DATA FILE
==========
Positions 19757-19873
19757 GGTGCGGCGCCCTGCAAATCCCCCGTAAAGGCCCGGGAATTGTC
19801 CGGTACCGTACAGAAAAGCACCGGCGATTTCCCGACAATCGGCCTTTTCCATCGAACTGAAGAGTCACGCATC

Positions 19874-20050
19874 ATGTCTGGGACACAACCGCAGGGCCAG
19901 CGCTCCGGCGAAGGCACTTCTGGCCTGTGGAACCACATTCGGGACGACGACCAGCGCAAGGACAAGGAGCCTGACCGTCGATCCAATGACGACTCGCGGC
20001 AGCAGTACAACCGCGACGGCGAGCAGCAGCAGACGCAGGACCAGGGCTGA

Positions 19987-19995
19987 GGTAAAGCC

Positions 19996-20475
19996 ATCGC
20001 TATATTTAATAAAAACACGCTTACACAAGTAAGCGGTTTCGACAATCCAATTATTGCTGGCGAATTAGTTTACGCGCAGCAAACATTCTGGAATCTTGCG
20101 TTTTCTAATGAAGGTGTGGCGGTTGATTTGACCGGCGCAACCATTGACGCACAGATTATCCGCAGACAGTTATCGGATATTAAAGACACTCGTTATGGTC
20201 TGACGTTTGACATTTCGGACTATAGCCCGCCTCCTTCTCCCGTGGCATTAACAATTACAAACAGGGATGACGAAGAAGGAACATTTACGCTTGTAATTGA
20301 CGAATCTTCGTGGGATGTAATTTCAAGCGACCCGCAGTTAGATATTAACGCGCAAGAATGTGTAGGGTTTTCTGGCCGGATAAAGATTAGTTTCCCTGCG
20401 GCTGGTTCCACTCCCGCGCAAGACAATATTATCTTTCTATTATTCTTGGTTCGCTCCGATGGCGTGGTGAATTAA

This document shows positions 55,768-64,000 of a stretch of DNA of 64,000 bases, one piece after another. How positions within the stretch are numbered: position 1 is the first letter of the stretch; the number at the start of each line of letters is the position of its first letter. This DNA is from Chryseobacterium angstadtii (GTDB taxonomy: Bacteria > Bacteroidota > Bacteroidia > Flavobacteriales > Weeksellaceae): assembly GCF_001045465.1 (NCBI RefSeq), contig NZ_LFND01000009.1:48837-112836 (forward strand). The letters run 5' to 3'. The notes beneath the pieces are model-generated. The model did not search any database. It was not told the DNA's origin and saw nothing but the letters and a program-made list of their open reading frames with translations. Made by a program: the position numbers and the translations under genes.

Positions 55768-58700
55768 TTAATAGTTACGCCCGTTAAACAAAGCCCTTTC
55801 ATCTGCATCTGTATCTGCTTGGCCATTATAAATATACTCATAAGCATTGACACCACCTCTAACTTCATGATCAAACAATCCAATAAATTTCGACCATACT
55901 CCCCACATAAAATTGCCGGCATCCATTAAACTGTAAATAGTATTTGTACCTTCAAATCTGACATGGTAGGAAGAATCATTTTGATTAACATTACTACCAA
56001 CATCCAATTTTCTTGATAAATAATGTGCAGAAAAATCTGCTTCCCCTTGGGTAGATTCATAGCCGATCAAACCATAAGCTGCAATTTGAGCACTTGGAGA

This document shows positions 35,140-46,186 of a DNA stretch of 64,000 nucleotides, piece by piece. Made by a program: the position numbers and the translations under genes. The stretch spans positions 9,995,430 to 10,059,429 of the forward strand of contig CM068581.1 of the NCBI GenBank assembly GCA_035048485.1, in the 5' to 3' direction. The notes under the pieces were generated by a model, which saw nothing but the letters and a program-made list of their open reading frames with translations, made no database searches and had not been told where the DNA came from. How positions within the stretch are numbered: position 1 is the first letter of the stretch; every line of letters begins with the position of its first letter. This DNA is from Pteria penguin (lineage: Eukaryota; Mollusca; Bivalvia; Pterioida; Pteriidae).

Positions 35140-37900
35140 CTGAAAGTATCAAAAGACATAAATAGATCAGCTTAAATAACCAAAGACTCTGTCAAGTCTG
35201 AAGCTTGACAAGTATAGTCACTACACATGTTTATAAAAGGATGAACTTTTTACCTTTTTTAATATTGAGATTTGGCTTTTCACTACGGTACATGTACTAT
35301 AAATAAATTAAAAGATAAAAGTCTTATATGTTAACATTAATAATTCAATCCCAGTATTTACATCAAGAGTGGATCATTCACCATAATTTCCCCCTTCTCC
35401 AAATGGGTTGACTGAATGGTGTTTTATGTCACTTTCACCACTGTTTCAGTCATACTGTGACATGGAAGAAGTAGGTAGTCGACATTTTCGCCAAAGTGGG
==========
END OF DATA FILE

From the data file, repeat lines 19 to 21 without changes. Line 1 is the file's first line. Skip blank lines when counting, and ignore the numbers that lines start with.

55768 TTAATAGTTACGCCCGTTAAACAAAGCCCTTTC
55801 ATCTGCATCTGTATCTGCTTGGCCATTATAAATATACTCATAAGCATTGACACCACCTCTAACTTCATGATCAAACAATCCAATAAATTTCGACCATACT
55901 CCCCACATAAAATTGCCGGCATCCATTAAACTGTAAATAGTATTTGTACCTTCAAATCTGACATGGTAGGAAGAATCATTTTGATTAACATTACTACCAA